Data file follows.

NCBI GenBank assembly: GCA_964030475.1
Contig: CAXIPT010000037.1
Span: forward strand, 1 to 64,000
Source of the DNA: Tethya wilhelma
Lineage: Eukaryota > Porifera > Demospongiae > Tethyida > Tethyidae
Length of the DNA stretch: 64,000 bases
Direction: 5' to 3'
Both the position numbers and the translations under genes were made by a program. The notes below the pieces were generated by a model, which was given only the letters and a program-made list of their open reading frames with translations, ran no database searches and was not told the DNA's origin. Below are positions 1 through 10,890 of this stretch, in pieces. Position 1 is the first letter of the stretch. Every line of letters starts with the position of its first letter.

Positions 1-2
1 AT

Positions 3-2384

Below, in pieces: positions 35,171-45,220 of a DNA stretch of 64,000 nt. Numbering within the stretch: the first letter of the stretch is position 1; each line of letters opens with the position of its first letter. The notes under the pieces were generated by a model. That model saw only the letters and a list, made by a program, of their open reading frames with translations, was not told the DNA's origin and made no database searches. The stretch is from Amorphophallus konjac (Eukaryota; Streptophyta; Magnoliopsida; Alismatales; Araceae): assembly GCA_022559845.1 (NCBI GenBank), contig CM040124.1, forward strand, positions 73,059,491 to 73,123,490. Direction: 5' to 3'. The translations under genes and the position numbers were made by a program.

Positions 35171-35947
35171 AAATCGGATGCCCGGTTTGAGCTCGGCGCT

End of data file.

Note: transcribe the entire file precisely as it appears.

NCBI GenBank assembly: GCA_964030475.1
Contig: CAXIPT010000037.1
Span: forward strand, 1 to 64,000
Source of the DNA: Tethya wilhelma
Lineage: Eukaryota > Porifera > Demospongiae > Tethyida > Tethyidae
Length of the DNA stretch: 64,000 bases
Direction: 5' to 3'
Both the position numbers and the translations under genes were made by a program. The notes below the pieces were generated by a model, which was given only the letters and a program-made list of their open reading frames with translations, ran no database searches and was not told the DNA's origin. Below are positions 1 through 10,890 of this stretch, in pieces. Position 1 is the first letter of the stretch. Every line of letters starts with the position of its first letter.

Positions 1-2
1 AT

Positions 3-2384

Below, in pieces: positions 35,171-45,220 of a DNA stretch of 64,000 nt. Numbering within the stretch: the first letter of the stretch is position 1; each line of letters opens with the position of its first letter. The notes under the pieces were generated by a model. That model saw only the letters and a list, made by a program, of their open reading frames with translations, was not told the DNA's origin and made no database searches. The stretch is from Amorphophallus konjac (Eukaryota; Streptophyta; Magnoliopsida; Alismatales; Araceae): assembly GCA_022559845.1 (NCBI GenBank), contig CM040124.1, forward strand, positions 73,059,491 to 73,123,490. Direction: 5' to 3'. The translations under genes and the position numbers were made by a program.

Positions 35171-35947
35171 AAATCGGATGCCCGGTTTGAGCTCGGCGCT